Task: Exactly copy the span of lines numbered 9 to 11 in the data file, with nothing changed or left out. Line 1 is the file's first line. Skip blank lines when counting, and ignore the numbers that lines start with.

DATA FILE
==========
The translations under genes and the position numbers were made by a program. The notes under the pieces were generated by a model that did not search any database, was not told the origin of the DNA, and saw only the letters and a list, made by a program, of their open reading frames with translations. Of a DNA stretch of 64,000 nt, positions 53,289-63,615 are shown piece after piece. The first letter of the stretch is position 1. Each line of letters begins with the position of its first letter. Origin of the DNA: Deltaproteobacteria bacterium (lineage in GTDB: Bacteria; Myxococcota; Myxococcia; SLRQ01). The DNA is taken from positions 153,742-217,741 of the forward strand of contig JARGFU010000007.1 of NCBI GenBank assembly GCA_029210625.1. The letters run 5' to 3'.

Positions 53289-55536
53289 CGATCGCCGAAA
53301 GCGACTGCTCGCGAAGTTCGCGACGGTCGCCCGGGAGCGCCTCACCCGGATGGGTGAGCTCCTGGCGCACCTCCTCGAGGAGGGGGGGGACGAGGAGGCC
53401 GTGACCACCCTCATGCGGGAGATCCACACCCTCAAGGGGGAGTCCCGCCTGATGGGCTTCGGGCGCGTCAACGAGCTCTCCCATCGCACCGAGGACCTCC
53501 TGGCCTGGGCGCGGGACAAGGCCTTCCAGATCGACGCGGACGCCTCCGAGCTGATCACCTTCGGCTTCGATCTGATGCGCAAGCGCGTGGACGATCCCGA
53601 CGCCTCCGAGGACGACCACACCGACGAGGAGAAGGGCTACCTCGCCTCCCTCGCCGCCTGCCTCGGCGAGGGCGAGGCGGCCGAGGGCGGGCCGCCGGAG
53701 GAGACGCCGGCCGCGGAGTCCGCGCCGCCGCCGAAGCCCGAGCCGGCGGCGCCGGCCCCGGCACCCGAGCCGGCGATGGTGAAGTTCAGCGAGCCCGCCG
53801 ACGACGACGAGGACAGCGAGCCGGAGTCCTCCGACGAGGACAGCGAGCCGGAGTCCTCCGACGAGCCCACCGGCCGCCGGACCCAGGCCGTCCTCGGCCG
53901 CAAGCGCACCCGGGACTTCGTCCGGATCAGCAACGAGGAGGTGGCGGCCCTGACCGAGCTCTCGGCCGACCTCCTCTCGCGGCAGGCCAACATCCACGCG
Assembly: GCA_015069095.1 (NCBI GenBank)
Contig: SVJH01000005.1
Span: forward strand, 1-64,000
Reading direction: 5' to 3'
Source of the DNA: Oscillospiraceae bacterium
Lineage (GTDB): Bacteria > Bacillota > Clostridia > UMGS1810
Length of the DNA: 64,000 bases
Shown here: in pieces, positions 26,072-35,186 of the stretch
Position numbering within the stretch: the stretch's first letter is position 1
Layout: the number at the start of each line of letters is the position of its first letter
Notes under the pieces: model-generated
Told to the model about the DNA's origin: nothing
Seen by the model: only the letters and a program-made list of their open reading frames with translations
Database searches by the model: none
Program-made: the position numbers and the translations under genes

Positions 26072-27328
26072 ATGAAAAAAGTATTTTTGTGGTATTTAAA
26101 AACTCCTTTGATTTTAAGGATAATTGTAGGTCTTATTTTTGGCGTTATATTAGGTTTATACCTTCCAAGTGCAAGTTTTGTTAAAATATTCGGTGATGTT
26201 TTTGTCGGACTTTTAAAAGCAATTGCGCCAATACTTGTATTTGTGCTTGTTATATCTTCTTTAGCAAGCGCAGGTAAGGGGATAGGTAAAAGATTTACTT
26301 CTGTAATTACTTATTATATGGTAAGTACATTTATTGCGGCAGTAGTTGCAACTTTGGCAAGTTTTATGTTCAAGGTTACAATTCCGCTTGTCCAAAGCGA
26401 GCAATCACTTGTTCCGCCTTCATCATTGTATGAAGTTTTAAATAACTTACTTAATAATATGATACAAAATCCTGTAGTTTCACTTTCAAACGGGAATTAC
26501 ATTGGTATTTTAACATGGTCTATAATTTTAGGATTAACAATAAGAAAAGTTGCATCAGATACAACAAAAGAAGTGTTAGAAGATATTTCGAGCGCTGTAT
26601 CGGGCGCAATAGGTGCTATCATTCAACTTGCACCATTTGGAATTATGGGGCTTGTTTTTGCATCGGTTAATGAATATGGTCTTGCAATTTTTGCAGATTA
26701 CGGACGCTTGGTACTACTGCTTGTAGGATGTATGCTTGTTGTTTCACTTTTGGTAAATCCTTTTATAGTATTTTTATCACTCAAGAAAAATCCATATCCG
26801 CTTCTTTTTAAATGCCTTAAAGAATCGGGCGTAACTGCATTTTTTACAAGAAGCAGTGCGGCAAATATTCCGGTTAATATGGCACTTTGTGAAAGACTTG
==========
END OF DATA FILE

53801 ACGACGACGAGGACAGCGAGCCGGAGTCCTCCGACGAGGACAGCGAGCCGGAGTCCTCCGACGAGCCCACCGGCCGCCGGACCCAGGCCGTCCTCGGCCG
53901 CAAGCGCACCCGGGACTTCGTCCGGATCAGCAACGAGGAGGTGGCGGCCCTGACCGAGCTCTCGGCCGACCTCCTCTCGCGGCAGGCCAACATCCACGCG
Assembly: GCA_015069095.1 (NCBI GenBank)